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A retrospective survey is described of 2,482 cases of mumps (1,513 males and 969 females) treated in a number of infectious disease units in England and Wales. About half the patients were under 15 years of age. Complications were recorded in 42 per cent of all cases (53 per cent of males and 25 per cent of females), the commonest complication in both sexes being involvement of the central nervous system. Three patients died, but in two of these there was serious underlying illness unrelated to mumps and in the remaining case a review of the records suggests, in retrospect, some doubt about the diagnosis of mumps. Deafness due to involvement of the eighth cranial nerve was the only permanent sequel recorded and occurred in five patients.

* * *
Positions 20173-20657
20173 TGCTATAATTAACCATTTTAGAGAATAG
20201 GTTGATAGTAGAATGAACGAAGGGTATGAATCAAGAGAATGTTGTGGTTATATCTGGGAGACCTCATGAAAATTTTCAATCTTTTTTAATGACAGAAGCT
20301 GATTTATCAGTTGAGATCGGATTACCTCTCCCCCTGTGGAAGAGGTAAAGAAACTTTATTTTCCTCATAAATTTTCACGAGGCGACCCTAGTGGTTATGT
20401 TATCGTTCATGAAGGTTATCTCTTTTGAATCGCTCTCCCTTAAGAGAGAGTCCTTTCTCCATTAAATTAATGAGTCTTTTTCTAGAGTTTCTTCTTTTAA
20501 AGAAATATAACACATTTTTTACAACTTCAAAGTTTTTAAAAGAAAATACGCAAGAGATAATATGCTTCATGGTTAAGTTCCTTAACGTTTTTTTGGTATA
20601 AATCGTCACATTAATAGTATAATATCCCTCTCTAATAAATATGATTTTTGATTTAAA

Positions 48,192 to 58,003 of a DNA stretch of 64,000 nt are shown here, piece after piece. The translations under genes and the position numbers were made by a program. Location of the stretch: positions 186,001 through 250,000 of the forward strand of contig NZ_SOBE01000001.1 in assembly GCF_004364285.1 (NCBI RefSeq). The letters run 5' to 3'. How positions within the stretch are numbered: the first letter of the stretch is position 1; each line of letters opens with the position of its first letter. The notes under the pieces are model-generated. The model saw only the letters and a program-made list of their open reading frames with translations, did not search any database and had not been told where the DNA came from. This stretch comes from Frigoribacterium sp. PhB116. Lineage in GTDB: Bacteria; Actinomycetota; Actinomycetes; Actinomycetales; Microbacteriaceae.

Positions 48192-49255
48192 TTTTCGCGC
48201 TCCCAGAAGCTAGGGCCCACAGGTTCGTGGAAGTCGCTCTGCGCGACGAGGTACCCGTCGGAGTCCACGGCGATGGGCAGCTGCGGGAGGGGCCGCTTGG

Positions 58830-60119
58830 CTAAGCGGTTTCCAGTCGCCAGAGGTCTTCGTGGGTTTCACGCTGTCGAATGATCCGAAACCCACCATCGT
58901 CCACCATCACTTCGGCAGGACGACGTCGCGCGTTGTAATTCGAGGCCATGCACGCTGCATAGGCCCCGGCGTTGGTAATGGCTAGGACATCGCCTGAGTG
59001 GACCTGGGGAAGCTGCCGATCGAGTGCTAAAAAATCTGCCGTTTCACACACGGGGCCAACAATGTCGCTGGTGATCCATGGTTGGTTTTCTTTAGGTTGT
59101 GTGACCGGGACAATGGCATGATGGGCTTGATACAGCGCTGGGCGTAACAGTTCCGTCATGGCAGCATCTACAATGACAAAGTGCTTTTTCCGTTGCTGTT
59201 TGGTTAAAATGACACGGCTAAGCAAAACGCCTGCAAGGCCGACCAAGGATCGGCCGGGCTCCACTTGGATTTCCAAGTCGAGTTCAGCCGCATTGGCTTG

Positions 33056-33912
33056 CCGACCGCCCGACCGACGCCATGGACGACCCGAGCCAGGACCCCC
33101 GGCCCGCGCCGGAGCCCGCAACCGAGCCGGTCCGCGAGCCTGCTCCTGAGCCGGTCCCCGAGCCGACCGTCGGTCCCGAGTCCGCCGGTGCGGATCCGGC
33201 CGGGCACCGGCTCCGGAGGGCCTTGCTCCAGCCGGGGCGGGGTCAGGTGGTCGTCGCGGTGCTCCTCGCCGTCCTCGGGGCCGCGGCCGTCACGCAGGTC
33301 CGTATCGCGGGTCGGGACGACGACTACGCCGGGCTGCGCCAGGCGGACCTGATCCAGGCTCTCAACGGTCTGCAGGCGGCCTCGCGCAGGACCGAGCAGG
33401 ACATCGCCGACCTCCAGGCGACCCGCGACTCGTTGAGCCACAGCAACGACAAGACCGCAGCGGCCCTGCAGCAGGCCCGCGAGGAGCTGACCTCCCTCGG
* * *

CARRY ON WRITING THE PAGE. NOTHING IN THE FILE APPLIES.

From the results of this survey it is concluded that there is little need for general vaccination against mumps, although there might be an indication for vaccinating certain groups of the male population.